To make things more bizarre is the opening of Enoia (not sure if I get the spelling right) JC just a year ago and now closed shop. Anyone worry about the money wasted? We are not talking of closing of one JC but 4 JCs. Did anyone see this coming? Why, suddenly Rip Van Winkle woke up and found that there is not enough enrolment for JC classes and 4 JCs are redundant, with excess capacity that may turn out to look like ghost colleges, JCs without students?

When the MOE was split to be helmed by two full ministers, everyone would not be wrong to think that this education job is expanding, growing so big and one minister would not be able to cope with the workload. How is this closing of 4 JCs related to the need for two ministers in MOE? If there are not enough students for JCs, would it also mean that more secondary and primary schools would also be facing the same problem and more would also have to be closed or merged? Read somewhere that 28 secondary schools would also be merged.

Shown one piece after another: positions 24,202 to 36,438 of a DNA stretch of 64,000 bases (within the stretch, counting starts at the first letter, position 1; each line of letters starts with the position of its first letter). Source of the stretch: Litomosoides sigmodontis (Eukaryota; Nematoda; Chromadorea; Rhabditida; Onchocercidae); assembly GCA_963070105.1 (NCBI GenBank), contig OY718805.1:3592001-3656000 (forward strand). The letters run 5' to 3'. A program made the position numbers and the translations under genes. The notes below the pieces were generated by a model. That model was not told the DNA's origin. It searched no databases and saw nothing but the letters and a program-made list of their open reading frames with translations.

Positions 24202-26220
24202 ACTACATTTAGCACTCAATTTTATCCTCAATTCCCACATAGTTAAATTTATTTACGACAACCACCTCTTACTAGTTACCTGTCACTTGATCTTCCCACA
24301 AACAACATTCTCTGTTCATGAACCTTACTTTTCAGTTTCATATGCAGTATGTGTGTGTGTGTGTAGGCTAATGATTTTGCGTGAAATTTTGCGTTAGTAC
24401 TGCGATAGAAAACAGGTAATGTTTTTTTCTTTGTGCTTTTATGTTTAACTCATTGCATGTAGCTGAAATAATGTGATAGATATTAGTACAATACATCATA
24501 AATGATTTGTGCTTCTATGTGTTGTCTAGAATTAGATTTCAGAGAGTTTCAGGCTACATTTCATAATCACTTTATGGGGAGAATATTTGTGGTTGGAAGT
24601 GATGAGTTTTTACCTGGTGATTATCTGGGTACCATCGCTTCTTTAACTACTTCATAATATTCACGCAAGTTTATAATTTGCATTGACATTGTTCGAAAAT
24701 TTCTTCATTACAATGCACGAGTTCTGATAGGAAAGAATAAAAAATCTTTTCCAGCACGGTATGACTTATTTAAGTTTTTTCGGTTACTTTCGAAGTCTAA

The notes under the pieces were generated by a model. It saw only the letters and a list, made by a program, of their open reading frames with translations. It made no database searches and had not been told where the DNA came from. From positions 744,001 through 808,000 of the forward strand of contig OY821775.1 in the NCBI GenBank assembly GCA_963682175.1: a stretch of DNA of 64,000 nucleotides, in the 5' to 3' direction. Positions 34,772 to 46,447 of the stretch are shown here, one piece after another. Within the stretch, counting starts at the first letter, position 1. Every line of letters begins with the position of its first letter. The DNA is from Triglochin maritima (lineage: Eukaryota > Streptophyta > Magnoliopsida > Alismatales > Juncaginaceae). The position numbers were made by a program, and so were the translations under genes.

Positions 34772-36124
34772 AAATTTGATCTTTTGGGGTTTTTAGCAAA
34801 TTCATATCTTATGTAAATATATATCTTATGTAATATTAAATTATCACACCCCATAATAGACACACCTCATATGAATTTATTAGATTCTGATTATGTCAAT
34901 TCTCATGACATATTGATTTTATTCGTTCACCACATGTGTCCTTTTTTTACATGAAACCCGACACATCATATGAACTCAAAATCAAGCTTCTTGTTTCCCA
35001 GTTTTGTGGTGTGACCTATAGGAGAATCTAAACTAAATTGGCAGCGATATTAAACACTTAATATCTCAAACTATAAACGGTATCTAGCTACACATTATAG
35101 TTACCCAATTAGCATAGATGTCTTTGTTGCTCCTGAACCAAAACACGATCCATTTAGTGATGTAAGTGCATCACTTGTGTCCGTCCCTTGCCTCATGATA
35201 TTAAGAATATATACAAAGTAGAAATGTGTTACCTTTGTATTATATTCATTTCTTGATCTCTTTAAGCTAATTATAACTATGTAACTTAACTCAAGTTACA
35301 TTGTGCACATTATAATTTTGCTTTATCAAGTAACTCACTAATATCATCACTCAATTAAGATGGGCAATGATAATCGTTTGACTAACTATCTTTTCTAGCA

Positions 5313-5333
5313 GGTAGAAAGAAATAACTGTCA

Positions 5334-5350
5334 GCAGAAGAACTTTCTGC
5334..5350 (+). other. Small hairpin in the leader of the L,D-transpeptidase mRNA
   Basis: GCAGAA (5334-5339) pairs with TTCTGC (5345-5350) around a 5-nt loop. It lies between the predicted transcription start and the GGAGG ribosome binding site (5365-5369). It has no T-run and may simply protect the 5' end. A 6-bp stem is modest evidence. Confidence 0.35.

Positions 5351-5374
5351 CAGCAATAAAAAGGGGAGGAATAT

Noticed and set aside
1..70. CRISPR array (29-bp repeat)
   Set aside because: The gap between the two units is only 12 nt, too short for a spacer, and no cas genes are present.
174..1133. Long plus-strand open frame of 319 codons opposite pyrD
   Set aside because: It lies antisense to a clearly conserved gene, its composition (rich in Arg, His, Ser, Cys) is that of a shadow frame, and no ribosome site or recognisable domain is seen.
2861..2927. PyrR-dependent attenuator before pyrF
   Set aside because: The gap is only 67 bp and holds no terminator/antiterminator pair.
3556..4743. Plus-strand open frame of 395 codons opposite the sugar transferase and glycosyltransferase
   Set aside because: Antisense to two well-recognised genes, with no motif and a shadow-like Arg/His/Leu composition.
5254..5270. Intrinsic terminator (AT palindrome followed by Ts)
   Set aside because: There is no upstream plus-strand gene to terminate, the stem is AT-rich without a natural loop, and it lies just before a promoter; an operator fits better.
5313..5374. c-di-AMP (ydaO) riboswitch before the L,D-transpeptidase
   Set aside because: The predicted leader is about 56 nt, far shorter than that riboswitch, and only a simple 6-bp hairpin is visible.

What happened to all the students that are supposed to fill up the JC places and also the primary and secondary schools? They did not build all these schools without planning, without knowing how many students are coming on board. Did the students disappear overnight like MH370? How can, the Population Dept and MOE must have been tracking the numbers and know exactly how many students were there and how many schools and JCs would be needed. Why like dat one?

I thought about this problem very seriously and came out with a few possible answers. I am not going to blame on twits that could not plan or did not know what was happening and how many students were there that need to go to school but the twits did not know. My first thought is that the thousands of scholarships to foreign students, paid by our tax payers in the billions, must have been frozen. This could be a possibility and could explain why suddenly there is no student or not enough students overnight. Overseas students can come in or not come in like turning on/off a tap.

Another possible answer, many are going to India to have their education to make sure that they could get a decent job here after graduating from the Indian universities. Why not, all the talents here are from India and Indian universities, the professionals, the academics, the IT experts and what nots, are all from India. Their education system is world best, proven and endorsed by Singapore. So many students must have jumped ship and enrolled in Indian JCs and subsequently planning to go on to Indian universities.